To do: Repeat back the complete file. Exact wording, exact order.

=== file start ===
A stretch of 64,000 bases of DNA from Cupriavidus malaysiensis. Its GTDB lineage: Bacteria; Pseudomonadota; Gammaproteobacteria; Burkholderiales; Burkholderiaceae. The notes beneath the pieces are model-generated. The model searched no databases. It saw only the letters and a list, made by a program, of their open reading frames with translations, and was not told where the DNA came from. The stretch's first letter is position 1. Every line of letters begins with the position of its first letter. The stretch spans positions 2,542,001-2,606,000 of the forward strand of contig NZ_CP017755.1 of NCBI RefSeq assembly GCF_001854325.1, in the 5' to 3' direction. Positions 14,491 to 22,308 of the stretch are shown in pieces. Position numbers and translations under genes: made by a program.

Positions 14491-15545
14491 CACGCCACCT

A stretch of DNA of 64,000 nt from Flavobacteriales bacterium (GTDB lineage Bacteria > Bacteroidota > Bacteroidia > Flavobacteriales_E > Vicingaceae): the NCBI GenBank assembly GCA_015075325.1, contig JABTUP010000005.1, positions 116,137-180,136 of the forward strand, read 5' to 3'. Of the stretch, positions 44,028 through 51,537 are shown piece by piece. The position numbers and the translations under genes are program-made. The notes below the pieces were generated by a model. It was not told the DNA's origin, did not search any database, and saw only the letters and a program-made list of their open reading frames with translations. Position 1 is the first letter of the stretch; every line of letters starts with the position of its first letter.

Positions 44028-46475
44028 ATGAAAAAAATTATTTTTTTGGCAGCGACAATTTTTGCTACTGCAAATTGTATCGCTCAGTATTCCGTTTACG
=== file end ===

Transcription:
A stretch of 64,000 bases of DNA from Cupriavidus malaysiensis. Its GTDB lineage: Bacteria; Pseudomonadota; Gammaproteobacteria; Burkholderiales; Burkholderiaceae. The notes beneath the pieces are model-generated. The model searched no databases. It saw only the letters and a list, made by a program, of their open reading frames with translations, and was not told where the DNA came from. The stretch's first letter is position 1. Every line of letters begins with the position of its first letter. The stretch spans positions 2,542,001-2,606,000 of the forward strand of contig NZ_CP017755.1 of NCBI RefSeq assembly GCF_001854325.1, in the 5' to 3' direction. Positions 14,491 to 22,308 of the stretch are shown in pieces. Position numbers and translations under genes: made by a program.

Positions 14491-15545
14491 CACGCCACCT

A stretch of DNA of 64,000 nt from Flavobacteriales bacterium (GTDB lineage Bacteria > Bacteroidota > Bacteroidia > Flavobacteriales_E > Vicingaceae): the NCBI GenBank assembly GCA_015075325.1, contig JABTUP010000005.1, positions 116,137-180,136 of the forward strand, read 5' to 3'. Of the stretch, positions 44,028 through 51,537 are shown piece by piece. The position numbers and the translations under genes are program-made. The notes below the pieces were generated by a model. It was not told the DNA's origin, did not search any database, and saw only the letters and a program-made list of their open reading frames with translations. Position 1 is the first letter of the stretch; every line of letters starts with the position of its first letter.

Positions 44028-46475
44028 ATGAAAAAAATTATTTTTTTGGCAGCGACAATTTTTGCTACTGCAAATTGTATCGCTCAGTATTCCGTTTACG